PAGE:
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October 31st, 2005
Michael Cima's wife referred to the meetings as his "Wednesday poker nights," but, to the chemical engineer, they were more like cram sessions for a college exam. Cima had never done cancer research before, but every Wednesday for months he met with some of the top scientists in the field including a Nobel Prize winner.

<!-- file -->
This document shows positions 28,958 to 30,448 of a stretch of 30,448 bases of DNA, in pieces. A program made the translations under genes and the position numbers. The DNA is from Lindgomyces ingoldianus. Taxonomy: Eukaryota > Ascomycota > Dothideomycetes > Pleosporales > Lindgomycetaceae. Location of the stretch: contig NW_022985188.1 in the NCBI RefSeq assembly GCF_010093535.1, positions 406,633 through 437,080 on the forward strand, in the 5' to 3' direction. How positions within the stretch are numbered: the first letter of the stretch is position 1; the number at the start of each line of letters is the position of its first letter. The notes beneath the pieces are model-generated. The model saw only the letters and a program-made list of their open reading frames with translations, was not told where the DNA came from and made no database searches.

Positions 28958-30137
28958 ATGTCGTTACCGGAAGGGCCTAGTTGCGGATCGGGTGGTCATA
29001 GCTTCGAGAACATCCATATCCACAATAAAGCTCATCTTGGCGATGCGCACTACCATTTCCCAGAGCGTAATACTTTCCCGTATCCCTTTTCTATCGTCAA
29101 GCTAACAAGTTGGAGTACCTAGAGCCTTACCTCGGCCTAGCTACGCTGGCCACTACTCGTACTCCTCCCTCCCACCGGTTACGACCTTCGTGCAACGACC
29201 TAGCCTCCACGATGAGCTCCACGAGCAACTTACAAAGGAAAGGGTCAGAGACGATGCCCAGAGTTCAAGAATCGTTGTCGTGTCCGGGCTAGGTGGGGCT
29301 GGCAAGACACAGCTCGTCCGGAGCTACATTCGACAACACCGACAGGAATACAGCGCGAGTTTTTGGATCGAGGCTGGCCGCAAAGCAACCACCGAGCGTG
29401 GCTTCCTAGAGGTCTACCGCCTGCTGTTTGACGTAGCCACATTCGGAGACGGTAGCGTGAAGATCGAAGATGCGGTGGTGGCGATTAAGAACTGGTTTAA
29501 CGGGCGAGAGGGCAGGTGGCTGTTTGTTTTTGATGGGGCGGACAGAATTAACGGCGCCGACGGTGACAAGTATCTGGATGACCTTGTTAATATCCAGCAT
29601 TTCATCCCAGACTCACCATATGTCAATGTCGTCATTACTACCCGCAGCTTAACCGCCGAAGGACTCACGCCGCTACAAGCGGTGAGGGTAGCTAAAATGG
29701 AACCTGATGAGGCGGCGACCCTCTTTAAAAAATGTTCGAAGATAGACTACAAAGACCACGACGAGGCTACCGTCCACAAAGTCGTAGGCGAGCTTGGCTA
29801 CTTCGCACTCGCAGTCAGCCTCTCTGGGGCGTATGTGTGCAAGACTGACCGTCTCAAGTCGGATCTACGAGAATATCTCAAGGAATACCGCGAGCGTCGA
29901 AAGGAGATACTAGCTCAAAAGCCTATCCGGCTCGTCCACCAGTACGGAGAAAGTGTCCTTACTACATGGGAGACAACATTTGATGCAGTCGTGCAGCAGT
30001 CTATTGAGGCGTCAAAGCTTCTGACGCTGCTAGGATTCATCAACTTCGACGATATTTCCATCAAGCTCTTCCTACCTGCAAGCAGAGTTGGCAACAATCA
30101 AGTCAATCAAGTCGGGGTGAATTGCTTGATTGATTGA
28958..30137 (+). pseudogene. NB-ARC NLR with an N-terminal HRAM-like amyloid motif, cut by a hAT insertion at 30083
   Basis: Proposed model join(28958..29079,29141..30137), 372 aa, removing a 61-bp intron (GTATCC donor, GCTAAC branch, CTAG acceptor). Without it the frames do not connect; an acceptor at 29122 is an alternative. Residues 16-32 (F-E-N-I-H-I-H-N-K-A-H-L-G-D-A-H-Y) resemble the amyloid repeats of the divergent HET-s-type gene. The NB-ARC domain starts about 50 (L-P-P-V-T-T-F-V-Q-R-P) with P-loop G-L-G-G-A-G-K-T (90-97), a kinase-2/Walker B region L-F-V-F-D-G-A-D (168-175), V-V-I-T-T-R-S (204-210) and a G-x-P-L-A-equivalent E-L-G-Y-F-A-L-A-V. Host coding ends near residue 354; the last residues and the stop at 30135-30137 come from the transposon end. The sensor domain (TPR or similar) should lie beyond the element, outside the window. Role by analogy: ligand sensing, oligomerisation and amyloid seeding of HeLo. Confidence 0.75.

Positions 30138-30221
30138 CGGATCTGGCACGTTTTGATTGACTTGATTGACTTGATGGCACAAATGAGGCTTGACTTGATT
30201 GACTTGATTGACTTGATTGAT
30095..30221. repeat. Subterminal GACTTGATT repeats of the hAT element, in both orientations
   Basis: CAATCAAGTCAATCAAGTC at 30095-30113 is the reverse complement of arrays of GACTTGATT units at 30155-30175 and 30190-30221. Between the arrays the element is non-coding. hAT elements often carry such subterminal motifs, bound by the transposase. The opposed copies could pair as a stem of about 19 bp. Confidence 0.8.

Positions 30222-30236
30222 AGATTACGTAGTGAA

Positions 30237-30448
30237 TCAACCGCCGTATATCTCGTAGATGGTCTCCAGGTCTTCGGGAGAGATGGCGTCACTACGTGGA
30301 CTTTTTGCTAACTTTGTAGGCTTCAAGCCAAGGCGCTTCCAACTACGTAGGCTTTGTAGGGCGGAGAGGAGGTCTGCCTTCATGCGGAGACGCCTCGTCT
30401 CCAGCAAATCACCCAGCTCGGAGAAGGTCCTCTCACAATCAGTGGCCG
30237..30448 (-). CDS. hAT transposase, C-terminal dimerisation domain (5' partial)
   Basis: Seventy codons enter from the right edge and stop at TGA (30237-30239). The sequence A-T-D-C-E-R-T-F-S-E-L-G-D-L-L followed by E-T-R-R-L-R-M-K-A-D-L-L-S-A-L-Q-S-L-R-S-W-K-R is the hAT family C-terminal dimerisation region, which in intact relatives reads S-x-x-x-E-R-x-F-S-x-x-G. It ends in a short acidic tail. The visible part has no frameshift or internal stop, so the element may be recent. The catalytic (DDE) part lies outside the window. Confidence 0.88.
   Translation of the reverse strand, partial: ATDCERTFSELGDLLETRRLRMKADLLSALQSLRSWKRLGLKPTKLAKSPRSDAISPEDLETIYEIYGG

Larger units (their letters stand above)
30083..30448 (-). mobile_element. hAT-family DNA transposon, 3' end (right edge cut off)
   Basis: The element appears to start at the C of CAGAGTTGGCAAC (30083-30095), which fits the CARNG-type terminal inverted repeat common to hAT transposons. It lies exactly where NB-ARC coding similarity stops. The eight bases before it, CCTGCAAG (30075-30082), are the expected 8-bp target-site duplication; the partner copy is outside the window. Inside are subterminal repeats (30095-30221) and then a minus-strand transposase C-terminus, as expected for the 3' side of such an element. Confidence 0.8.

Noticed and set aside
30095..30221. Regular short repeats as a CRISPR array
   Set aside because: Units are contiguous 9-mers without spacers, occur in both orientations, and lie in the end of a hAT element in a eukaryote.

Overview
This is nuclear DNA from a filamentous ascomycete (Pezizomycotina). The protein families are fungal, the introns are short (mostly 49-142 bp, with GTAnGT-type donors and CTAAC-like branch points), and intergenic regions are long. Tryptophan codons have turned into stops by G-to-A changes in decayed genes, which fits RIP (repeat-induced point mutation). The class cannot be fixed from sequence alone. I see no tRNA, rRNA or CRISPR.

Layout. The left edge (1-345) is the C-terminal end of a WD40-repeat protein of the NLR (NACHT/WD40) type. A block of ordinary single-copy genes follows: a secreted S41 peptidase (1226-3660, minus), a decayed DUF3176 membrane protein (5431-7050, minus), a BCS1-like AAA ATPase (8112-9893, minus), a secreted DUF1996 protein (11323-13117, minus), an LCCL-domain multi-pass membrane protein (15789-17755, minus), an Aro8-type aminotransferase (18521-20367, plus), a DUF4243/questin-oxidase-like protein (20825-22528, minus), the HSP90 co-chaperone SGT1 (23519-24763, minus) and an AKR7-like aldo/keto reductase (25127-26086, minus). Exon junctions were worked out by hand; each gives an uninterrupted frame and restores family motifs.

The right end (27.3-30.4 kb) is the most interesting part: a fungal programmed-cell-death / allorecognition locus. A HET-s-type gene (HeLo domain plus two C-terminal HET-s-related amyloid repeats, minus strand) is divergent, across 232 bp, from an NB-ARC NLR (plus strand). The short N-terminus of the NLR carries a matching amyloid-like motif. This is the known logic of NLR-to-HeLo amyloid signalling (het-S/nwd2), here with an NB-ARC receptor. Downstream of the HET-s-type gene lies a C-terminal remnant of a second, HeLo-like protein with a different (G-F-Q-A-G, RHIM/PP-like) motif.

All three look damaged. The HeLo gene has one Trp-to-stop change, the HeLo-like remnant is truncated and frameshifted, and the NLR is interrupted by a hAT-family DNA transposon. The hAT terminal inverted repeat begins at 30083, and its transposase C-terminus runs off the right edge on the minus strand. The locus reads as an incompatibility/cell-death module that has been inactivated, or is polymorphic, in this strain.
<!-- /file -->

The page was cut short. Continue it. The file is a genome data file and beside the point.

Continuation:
Cima may have been hazy on the details of cancer biology, but he had an idea that impressed the high-powered group from MIT and Harvard Medical School: creating a microchip that could detect various types of cancer far earlier than current tests. The chip would use incredibly tiny objects called nanoparticles to look for the earliest signs of cancer -- from inside the patient.
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